'Fortnite' was the most important video game of this decade, and it will be for the next one too
- "Fortnite" has inspired a cultural phenomenon beyond that of most any other recent video game, with more than 250 million players worldwide.
- Epic Games' has the ability to understand and adapt to its huge audience, and "Fortnite" has provided a new model to which these kind of ongoing games can aspire.
- Epic has used the success of "Fortnite" as leverage to challenge the way the gaming business operates.
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In the hit-driven video game industry, few franchises grow large enough to become household names, and even fewer can remain popular enough to survive more than a few years. "Fortnite," however, has already surpassed both milestones to become one of the most influential video games in recent history.
The sandbox shooter created by North Carolina-based Epic Games has brought in more than 250 million registered players and reportedly generated no less than $2.4 billion in 2018. "Fortnite" is totally free to play, but players spend billions on in-game microtransactions and other rewards - a testament to "Fortnite's" ever-engaging weekly updates.
Outside of perhaps "Pokémon Go" or "Minecraft," few recent games have managed to reach the level of pop-culture ubiquity that "Fortnite" has enjoyed for the past two years. A star "Fortnite" player made the cover of ESPN The Magazine, and "Time's" list of 100 most influential people. Musicians and actors have been filming themselves playing "Fortnite," and the game even had a cameo in "Avengers: Endgame," the biggest movie of all time.
"Fortnite" itself is a living entity that changes at the whims of its creators and is built to suit the tastes of its incredibly broad audience. Epic Games' ability to understand and adapt with that huge audience is nothing short of impressive and "Fortnite" has provided a new model to which ongoing games can aspire. Epic works with an ecosystem of professionals gamers to keep the game at the forefront of the online conversation.
Epic Games' CEO Tim Sweeney said the success of "Fortnite" has helped the company gain "great economies of scale," which it has used to challenge the gaming business as a whole. The company has pressed industry giants like Sony into changing their tactics, and even launched its own digital storefront to redefine how video game publishers negotiate fees with online marketplaces.
Here's why "Fortnite" is the most influential game of the past decade, and the most important game to watch in the next one:
"Fortnite's" first major success was bridging the gap between phones, gaming consoles, and computers.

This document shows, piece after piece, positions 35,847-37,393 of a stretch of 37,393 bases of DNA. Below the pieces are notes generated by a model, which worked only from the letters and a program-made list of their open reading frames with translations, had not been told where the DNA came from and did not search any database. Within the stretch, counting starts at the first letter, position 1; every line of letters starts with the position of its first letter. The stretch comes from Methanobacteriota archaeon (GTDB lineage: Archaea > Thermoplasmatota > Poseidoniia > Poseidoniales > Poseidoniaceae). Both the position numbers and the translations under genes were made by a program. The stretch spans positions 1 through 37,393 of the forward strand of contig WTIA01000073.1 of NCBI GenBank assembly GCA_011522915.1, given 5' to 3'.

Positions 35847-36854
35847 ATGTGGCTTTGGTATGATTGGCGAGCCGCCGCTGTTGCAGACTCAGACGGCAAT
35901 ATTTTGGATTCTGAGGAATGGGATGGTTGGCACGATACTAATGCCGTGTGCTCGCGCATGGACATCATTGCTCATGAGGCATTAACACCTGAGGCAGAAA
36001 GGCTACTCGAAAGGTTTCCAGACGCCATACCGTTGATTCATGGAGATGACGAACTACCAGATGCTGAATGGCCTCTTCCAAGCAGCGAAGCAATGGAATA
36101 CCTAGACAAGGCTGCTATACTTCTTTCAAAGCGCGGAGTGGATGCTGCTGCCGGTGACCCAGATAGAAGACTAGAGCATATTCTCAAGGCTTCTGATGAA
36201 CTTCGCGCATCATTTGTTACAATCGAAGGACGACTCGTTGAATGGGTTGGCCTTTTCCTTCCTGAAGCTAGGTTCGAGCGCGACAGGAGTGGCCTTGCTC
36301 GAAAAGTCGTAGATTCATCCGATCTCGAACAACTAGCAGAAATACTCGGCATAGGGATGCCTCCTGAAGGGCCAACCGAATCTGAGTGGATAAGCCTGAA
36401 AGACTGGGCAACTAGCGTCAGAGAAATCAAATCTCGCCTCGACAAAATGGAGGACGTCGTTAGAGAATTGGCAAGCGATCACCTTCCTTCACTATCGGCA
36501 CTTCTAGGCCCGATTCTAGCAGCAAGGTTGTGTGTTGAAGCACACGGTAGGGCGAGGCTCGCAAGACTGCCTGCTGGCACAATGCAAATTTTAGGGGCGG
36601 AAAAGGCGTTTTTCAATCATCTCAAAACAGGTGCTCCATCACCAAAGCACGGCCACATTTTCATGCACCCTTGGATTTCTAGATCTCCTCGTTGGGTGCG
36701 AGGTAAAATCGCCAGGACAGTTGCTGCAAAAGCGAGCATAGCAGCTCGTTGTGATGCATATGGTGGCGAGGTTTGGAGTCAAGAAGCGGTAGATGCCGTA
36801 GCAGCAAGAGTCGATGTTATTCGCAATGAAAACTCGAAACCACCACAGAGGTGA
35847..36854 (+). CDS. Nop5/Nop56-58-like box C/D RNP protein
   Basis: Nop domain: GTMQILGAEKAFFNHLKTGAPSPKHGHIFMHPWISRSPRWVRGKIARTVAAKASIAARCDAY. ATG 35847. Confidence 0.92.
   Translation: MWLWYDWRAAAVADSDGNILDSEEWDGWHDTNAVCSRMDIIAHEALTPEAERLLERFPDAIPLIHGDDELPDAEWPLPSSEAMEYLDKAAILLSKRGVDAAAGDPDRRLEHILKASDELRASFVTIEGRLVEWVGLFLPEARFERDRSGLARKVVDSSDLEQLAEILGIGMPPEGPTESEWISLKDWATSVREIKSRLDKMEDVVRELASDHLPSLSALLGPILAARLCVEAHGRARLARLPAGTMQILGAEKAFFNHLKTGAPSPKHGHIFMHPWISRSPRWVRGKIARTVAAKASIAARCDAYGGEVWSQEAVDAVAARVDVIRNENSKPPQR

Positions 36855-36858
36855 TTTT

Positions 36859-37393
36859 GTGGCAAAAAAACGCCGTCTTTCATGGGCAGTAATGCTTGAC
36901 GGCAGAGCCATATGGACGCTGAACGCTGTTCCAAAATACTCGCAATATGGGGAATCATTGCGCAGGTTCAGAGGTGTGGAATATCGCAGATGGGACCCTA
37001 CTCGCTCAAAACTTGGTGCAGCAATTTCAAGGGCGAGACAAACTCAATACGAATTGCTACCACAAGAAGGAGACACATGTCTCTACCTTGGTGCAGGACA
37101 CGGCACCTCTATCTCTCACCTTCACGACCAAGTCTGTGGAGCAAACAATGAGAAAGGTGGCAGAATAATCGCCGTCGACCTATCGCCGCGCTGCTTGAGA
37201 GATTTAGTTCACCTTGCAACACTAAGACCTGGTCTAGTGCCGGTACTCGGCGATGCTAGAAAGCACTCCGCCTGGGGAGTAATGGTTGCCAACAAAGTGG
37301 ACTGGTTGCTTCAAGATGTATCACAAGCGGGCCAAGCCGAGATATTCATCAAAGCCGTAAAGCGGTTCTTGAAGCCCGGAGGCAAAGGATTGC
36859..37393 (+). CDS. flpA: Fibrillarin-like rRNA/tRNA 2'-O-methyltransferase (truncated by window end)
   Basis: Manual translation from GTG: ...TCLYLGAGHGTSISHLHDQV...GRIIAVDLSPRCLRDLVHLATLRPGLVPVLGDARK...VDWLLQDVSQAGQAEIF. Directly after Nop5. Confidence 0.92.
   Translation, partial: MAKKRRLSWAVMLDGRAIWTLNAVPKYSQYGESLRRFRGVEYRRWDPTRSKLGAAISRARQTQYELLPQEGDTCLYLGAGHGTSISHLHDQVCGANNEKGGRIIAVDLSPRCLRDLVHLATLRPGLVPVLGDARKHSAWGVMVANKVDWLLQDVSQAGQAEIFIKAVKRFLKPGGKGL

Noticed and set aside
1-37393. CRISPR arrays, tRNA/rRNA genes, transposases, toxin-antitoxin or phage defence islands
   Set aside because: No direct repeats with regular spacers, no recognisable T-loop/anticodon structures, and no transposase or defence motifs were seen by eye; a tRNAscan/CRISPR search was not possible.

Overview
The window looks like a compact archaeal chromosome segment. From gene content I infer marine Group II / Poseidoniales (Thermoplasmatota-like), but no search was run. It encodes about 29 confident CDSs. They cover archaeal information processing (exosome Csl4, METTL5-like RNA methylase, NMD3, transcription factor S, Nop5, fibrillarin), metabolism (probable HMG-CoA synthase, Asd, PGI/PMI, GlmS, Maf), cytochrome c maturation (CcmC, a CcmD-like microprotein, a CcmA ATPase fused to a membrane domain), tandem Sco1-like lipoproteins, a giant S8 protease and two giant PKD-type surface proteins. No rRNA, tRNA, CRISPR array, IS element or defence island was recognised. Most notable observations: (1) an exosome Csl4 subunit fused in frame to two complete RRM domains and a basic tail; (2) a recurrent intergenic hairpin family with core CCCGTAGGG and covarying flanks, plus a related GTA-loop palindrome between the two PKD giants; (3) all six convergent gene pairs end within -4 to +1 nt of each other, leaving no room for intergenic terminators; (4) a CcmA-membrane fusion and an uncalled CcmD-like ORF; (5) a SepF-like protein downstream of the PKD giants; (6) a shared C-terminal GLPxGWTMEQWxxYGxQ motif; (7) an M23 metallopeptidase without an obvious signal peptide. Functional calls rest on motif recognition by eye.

One of "Fortnite's" most important innovations was creating parity between mobile devices, computers, and video game devices. When played on a console or PC, "Fortnite" has all the visual flourish of a modern game, but Epic has managed to make the experience perfectly viable on phones, tablets and lower-end computers, too.
While most premium games would require players to purchase multiple versions of the game, "Fortnite" is free and capable of tracking player progression across different platforms.
The low barrier of entry made it easy for young players to introduce their friends to the game, and casual followers can always log into "Fortnite" and try the latest updates for free.
"Fortnite" is redefining the idea of video games as a service by adapting to what players want.
Much of "Fortnite's" success can be attributed to its flexibility. The game is updated on a weekly basis - a testament to the idea of online video games as a service, constantly delivering new game modes, new customizable items, and special events.
"Fortnite" is best known for its 100-player battle royale mode, an online free-for-all that pits a solo player or a team in a survival match against dozens of other players. But the battle royale mode was actually inspired by another game, "Playerunknown's Battlegrounds," commonly called "PUBG."
With matches lasting 20 minutes or less, the short format of battle royale fueled a competitive online spirit and provided a perfect starting point for the millions of players trying "Fortnite" during its early months. "Fortnite's" original core gameplay mode, a $20 single-player campaign called "Save the World," quickly fell secondary to building out the free-to-play battle royale mode when the game became a viral phenomenon.
Epic quickly adapted to the popularity of battle royale and two years later the company is still pushing out "Fortnite" updates faster than just about any other video game in the business. To keep players coming back over time, "Fortnite" has included a rotation of additional game types that include multiplayer favorites and fan-created modes. Players can also complete weekly and seasonal challenges to unlock customizable gear.
"Fortnite" shows how games can become a social experience.
Players who rarely win "Fortnite's" competitive battle royale matches still log into the game on a regular basis because there are constantly new ways to play, and the game provides a place for friends to connect online.
With professional gamers constantly broadcasting their playtime on YouTube and Twitch and live events happening in-game, "Fortnite" has grown into a thoroughly social experience.
Whereas most games separate players who are on Xbox from people PlayStation, and PC gamers can rarely interact with console gamers, "Fortnite" lets friends chat and play together regardless of their platform.